There are more serious things you can eat, if you are ready for this! The FRANCESINHA! Have you ever heard of it? You probably have definitely heard of Croque Monsieur or Croque Mademoiselle, right? Some toasty bread and cheese and such. Well this one, translated in English Little Frenchie, was basically invented by Daniel da Silva, who returned from his foreign trips from France and Belgium and used local meats and cheese to reproduce the toasted sandwich. Slightly different, as this one contains steak or roast meat, sausage, ham, cheese, fried egg and the signature sauce made from tomato and beer. It’s a bomb, but I really suggest you try it at least once! To prepare your stomach for extensive wine tastings or the next day on a hangover.

And there is actually a wonderful little restaurant in the city center, Essencia Lusa, not only serving francesinha, so if you are the only one in your company eager to try this, their menu serves fish dishes, incredible rice, or roasted meat too, so a place for every taste! Be sure to go just before opening hours, or book a table because it gets crowded in the fist minutes after opening!

How can you go to Porto and not visit a winery or two!

So as you already know, I am quite fond of wine, so whenever there is a chance, I like to go visit wineries. I was in Porto quite some time about with my university, visiting Graham’s so it was nice to return once again and see what I remembered from the whole experience. And surprisingly enough, I didn’t remember anything… Must have been all the port!

Wait, but what is port wine actually?

The difference between a dry wine and port is stopping the fermentation when there is still some residual sugar in the liquid (before the fermentation gets to the end), by adding a spirt at 70 degrees of alcohol that kills any yeasts or bacteria. That way it will maintain its natural sweetness and have a higher alcohol content, up to 17-19% vol.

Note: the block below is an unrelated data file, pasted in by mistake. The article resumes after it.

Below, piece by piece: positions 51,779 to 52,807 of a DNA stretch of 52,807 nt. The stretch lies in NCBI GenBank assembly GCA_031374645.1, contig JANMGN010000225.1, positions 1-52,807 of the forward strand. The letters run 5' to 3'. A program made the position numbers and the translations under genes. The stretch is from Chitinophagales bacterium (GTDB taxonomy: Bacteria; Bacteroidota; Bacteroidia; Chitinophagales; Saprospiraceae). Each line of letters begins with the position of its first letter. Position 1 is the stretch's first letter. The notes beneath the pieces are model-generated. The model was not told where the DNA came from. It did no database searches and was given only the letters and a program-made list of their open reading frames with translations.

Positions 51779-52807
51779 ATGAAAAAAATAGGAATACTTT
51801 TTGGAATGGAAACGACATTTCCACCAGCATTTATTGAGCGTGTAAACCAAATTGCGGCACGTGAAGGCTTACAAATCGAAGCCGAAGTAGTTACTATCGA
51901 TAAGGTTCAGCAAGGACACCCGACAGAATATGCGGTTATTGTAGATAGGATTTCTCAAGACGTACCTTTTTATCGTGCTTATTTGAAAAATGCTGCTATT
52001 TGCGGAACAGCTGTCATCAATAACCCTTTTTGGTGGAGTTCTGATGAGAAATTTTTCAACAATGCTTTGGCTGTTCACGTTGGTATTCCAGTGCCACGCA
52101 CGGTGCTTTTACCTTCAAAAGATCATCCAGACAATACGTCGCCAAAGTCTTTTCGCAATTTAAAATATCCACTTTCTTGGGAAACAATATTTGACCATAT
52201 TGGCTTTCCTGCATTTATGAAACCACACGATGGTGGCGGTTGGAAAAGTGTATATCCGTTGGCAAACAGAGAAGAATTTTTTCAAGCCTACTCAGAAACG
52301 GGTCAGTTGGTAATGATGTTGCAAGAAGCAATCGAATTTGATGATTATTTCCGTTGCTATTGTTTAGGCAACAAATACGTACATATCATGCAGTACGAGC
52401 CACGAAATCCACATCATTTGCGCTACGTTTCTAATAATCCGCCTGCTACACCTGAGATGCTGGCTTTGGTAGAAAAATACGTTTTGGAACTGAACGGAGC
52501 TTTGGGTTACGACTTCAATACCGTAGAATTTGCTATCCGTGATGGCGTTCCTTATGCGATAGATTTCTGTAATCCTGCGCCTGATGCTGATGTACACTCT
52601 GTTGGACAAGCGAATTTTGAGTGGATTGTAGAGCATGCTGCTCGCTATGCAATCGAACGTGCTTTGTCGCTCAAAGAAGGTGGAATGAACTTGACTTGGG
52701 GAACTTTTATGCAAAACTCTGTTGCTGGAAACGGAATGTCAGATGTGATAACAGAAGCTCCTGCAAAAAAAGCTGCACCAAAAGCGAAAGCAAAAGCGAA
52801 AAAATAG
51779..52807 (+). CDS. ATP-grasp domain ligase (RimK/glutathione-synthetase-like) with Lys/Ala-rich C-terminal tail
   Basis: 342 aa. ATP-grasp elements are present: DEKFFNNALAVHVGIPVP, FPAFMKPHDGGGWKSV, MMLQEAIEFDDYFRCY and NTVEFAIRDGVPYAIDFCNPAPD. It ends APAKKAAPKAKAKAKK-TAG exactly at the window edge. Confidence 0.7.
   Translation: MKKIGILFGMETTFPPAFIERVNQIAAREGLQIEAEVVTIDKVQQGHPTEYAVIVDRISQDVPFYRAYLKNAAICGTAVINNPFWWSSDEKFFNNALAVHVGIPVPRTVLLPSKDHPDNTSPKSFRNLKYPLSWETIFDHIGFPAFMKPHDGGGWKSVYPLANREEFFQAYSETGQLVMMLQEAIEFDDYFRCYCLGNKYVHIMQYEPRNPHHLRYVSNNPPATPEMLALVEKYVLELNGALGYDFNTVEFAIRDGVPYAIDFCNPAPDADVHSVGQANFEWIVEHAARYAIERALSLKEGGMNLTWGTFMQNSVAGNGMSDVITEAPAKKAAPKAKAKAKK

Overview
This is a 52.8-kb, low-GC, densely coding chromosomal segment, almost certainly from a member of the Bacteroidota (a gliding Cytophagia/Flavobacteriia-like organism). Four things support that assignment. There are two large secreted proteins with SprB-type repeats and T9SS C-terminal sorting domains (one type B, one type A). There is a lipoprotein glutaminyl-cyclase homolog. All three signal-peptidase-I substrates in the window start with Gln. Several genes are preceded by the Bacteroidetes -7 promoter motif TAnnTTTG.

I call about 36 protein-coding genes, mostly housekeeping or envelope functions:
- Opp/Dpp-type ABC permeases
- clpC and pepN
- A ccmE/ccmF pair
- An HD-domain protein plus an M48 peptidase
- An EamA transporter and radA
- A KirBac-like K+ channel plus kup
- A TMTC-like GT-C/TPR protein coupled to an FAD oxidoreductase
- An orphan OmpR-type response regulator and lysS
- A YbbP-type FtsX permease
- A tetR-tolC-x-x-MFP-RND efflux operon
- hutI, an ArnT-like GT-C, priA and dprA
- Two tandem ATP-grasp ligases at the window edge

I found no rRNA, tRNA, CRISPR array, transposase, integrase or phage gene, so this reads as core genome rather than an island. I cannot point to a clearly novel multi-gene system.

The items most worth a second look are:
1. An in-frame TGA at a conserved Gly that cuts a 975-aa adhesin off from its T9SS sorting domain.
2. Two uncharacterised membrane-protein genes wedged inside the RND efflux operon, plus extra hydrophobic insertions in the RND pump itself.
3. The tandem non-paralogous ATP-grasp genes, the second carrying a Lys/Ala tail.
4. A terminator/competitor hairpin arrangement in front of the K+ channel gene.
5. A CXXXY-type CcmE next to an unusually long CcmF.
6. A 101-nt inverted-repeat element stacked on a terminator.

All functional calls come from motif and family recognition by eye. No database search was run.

The varieties used are all autoctonous Portuguese grapes from the Douro river valley, famous also for dry white and red wines. There are more than a 100 varieties! And did you know the Douro valley was the first place where DO was registered (Denomination of Origin)?

There are many types, so visiting a winery is a great way to finally clear your doubts about it.

  • Ruby ports – don’t have ageing in the barrels, the description comes from the color of the wine itself. The vintage ports that are the most expensive and most sought after are ruby ports bottled in the best years (you will see a specific year on the bottle), they can be aged for a very long time, but once opened, be sure to drink it fast, because as it hasn’t been aged in an oxidative environment (no barrels), it will not last long once the bottle is opened.
  • Tawnies – these are the delicious brown-tawny coloured ports that have been aged in the barrels for 5, 10, 20 to 40 years, maybe even more in some special cases. The barrels are not new, because they don’t need to contribute in any way to the taste of the wine, it’s just the slow oxygenation happening through the porous wooden material. Colheita port wines are also specific years bottled after a long period of ageing in barrels, but a single year will be indicated on the bottle.

If you are still doubting, don’t! Go to Porto! It’s beautiful, tasty, and I didn’t mention this before, but they are really one of the nicest and kindest people!

I hope you enjoyed this!

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Graduate in Gastronomic Sciences, Q Arabica Grader, WSET L2 in wine. Obsessed with cooking new recipes, I love visiting producers and travel for food!